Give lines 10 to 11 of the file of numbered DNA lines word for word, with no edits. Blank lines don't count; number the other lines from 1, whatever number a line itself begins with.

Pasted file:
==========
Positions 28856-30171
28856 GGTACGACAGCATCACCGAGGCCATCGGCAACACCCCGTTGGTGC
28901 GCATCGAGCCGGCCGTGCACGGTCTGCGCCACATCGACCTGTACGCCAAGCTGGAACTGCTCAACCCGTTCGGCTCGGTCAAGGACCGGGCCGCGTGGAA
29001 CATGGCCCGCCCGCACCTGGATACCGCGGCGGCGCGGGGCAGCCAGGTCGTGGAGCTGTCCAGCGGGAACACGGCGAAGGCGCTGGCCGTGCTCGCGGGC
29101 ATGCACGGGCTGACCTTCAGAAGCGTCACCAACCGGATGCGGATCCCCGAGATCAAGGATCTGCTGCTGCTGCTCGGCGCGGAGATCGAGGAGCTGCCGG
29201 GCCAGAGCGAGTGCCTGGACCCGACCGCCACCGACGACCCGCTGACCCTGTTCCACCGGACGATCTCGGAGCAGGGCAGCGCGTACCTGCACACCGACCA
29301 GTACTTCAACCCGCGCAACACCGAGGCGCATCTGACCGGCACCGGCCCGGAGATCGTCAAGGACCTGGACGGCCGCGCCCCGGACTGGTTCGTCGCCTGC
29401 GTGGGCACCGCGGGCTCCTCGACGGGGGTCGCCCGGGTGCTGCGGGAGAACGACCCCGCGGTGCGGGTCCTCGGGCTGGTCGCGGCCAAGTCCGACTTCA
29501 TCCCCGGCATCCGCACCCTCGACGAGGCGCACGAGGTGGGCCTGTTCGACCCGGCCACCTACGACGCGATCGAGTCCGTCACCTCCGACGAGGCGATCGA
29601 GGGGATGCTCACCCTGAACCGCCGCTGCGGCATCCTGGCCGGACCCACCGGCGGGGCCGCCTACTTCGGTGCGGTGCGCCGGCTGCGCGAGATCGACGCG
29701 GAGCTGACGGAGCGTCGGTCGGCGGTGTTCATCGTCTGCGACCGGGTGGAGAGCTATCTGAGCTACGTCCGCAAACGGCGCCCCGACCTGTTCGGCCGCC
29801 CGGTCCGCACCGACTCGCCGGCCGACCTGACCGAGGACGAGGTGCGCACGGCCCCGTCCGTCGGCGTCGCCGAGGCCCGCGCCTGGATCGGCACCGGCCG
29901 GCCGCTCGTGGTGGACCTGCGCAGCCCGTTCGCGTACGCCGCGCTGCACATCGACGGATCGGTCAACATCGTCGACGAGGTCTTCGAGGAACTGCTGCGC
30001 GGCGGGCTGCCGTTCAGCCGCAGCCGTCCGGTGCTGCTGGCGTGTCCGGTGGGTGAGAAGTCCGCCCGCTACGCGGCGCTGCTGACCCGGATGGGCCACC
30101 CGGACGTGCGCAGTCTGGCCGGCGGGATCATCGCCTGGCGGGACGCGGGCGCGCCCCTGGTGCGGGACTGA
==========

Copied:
29601 GGGGATGCTCACCCTGAACCGCCGCTGCGGCATCCTGGCCGGACCCACCGGCGGGGCCGCCTACTTCGGTGCGGTGCGCCGGCTGCGCGAGATCGACGCG
29701 GAGCTGACGGAGCGTCGGTCGGCGGTGTTCATCGTCTGCGACCGGGTGGAGAGCTATCTGAGCTACGTCCGCAAACGGCGCCCCGACCTGTTCGGCCGCC